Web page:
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17 June 1996 Atmospheric mirage and distortion modeling for IR target injection simulations
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Atmospheric effects at low elevation angles can complicate shipboard infrared search and tracking (SIRST) of distant low altitude targets, such as sea skimming cruise missiles. Here we focus upon the effects of ray refraction and atmospheric distortion. For constant-flux surface layer conditions we discuss target magnification and demagnification and atmospheric distortions. For sufficiently negative air-sea temperature differences (ASTD), the maximum intervision range (MIVR) of low altitude targets is reduced, but the target is significantly magnified compared to no-refraction predictions. Negative ASTD can give rise to an inferior mirage which we discuss with a model-data comparison. Positive ASTD extends a target MIVR, but the target image is severely demagnified, closer to the horizon, and more degraded by atmospheric turbulence. We discuss environments that are likely to violate constant-flux conditions and include an example of a superior mirage. Although horizontal inhomogeneity may well influence superior mirage formation, we show that inhomogeneity is not necessary to explain features such as numerous mirages or multiple (three) horizons.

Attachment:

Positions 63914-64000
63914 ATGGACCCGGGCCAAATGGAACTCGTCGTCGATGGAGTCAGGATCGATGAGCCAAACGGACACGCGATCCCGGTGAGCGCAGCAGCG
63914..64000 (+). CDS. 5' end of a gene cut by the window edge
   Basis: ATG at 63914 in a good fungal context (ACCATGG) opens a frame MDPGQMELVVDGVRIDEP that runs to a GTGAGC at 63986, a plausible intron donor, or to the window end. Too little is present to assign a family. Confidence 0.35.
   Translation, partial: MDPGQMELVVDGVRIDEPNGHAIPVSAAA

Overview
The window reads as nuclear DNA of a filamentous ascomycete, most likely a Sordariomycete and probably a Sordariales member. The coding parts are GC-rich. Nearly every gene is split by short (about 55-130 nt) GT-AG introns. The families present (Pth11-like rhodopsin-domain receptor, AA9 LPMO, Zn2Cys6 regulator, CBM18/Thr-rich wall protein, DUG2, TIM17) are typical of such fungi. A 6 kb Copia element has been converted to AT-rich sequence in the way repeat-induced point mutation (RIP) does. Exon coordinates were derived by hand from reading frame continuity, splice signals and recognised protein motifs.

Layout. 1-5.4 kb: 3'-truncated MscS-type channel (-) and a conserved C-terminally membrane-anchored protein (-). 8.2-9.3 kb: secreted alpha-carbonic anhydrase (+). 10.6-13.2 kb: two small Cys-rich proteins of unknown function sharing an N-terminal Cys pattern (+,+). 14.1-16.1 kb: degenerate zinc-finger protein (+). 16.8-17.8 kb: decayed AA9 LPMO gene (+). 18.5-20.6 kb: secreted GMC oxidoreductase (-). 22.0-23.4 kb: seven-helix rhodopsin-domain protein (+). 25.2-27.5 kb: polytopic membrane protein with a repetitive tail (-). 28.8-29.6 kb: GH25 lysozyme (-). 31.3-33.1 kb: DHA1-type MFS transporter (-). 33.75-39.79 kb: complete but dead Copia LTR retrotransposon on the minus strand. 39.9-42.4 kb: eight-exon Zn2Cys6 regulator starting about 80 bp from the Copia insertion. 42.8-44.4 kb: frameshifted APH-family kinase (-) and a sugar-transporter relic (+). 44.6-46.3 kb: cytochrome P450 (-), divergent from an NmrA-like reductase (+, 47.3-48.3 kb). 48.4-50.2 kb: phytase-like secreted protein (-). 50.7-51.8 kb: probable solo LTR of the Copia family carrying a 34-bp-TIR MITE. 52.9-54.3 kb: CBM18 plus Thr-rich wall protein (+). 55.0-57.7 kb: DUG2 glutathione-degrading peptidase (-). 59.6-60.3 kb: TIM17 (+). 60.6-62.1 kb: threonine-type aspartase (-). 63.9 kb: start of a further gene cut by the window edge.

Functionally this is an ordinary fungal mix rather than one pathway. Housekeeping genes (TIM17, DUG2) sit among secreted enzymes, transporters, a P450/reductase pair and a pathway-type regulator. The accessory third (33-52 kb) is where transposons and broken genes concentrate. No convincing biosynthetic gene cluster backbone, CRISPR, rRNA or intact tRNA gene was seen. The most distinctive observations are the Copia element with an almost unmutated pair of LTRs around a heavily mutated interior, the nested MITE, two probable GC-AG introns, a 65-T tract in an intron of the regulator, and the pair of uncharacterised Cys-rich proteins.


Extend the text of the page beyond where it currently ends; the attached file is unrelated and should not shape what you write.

© (1996) COPYRIGHT Society of Photo-Optical Instrumentation Engineers (SPIE). Downloading of the abstract is permitted for personal use only.
Steven R. Church "Atmospheric mirage and distortion modeling for IR target injection simulations", Proc. SPIE 2742, Targets and Backgrounds: Characterization and Representation II, (17 June 1996);


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